Warren Park Primary School
Sandleford Road, Leigh Park, Havant, Hampshire, PO9 4LR
|12−13 November 2013
|Achievement of pupils
|Quality of teaching
|Behaviour and safety of pupils
|Leadership and management
Summary of key findings for parents and pupils
|This is an outstanding school.
- Leadership is superb. The drive, enthusiasm and vision of the headteacher have created an exceptional learning environment in which all pupils can thrive.
- Teachers and support staff have high expectations of what pupils can achieve. Outcomes for pupils have been improving rapidly over time. Their attainment is well above the average at the end of Year 6 and pupils make rapid progress.
- Pupils achieve exceptionally well because the teaching and support they receive are outstanding. This includes pupils in receipt of support through pupil premium.
- The quality of teaching is outstanding. Pupils of all abilities are supported well to achieve. The very high quality of teaching in Reception means that the children get off to an excellent start to their school career.
- Teachers and support staff make an exceptional contribution to the progress and learning of all pupils. Lessons are exciting, engaging and capture the interest of the pupils.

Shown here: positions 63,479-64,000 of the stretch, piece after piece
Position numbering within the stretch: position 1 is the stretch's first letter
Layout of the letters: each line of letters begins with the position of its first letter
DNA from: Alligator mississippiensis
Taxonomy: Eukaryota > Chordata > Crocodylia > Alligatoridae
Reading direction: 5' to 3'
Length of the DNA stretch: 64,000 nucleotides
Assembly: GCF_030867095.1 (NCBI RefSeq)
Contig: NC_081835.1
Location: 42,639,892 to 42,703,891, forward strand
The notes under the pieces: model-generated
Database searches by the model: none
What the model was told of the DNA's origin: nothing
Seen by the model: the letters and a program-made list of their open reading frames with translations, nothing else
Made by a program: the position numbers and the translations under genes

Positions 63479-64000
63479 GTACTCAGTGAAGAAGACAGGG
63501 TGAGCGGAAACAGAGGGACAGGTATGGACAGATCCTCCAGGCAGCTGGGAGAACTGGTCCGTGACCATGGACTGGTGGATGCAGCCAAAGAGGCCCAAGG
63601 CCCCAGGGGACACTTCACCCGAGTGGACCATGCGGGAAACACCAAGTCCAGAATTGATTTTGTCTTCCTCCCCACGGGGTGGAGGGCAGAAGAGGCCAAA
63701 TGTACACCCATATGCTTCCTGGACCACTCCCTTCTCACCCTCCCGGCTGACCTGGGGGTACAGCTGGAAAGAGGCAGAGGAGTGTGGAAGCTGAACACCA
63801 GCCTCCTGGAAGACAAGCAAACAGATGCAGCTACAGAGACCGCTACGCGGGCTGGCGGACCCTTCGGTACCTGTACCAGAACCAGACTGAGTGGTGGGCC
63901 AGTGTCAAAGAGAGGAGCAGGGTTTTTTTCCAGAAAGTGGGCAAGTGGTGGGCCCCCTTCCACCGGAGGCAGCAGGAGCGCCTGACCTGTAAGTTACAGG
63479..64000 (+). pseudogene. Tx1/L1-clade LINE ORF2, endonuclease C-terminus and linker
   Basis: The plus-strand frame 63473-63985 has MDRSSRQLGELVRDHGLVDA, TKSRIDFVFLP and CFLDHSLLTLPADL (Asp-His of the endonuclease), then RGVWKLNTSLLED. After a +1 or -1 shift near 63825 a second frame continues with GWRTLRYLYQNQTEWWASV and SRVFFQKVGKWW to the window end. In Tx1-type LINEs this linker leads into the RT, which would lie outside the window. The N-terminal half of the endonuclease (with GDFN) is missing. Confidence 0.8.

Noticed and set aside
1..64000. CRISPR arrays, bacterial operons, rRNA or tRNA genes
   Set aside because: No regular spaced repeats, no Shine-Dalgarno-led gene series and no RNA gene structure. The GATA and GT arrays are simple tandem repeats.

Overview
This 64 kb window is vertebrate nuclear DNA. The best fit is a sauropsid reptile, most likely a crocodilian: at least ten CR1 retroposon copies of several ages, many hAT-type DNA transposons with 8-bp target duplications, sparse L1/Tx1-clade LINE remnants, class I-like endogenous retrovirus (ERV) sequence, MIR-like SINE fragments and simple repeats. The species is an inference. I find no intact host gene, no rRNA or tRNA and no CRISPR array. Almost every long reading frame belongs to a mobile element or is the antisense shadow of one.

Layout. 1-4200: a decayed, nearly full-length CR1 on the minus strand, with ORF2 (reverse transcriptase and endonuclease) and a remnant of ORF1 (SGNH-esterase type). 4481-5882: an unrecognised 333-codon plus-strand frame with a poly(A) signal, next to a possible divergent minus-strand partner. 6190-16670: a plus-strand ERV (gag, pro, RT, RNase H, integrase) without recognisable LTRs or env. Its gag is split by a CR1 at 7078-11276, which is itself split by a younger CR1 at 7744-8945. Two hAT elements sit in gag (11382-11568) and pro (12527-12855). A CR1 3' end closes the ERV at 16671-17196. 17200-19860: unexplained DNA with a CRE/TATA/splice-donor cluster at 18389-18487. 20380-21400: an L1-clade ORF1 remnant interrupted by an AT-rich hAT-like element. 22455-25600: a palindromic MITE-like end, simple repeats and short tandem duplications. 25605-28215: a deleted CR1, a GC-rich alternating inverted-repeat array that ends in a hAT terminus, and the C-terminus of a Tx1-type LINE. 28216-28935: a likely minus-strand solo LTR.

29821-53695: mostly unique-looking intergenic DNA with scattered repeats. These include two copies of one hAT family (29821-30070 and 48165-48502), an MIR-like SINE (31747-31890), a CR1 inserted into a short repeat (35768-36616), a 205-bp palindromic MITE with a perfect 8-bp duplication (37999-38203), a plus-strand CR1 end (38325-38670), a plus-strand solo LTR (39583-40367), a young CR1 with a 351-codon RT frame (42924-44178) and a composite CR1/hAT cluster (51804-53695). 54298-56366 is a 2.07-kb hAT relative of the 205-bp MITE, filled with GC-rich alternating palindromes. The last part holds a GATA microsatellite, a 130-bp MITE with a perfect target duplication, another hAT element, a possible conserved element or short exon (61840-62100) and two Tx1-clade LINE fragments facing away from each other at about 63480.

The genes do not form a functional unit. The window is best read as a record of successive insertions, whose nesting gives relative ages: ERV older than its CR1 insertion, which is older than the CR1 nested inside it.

- The behaviour of pupils of all ages is outstanding. Pupils’ moral and social development is at the heart of all the school does.
- The headteacher is a highly effective leader with a clear plan for the future of the school. There is full support from the school staff to help drive this ambition forward, with all prepared to go the extra mile for all pupils.
- The governing body has an excellent understanding of the strengths of the school and plays a full part in planning for the future.
- The school is not complacent and continues to strive for excellence. It recognises that some further strengthening of the link between assessment data and planning is possible.
- Parents think that the school leaders are brilliant and are supportive of the leadership team. Their children enjoy coming to school, and report they feel very safe and their behaviour is good.
Information about this inspection
- Inspectors observed 25 lessons or part lessons taught by 16 teachers and support staff, of which several were joint observations with the headteacher. In addition, several short visits were made to lessons with the headteacher.
- Inspectors looked at the work in pupils’ books and listened to pupils read from Year 2 and Year 6 and held meetings with two groups of pupils. They also used lunch and break times to talk to pupils around the school.
- Inspectors spoke to the Chair of the Governing Body, members of the school management team, teachers with responsibility for key subjects and a representative of the local authority. These meetings included discussions about the analysis of performance information, records of monitoring the quality of teaching, tracking pupils’ progress as well as documents relating to safeguarding children.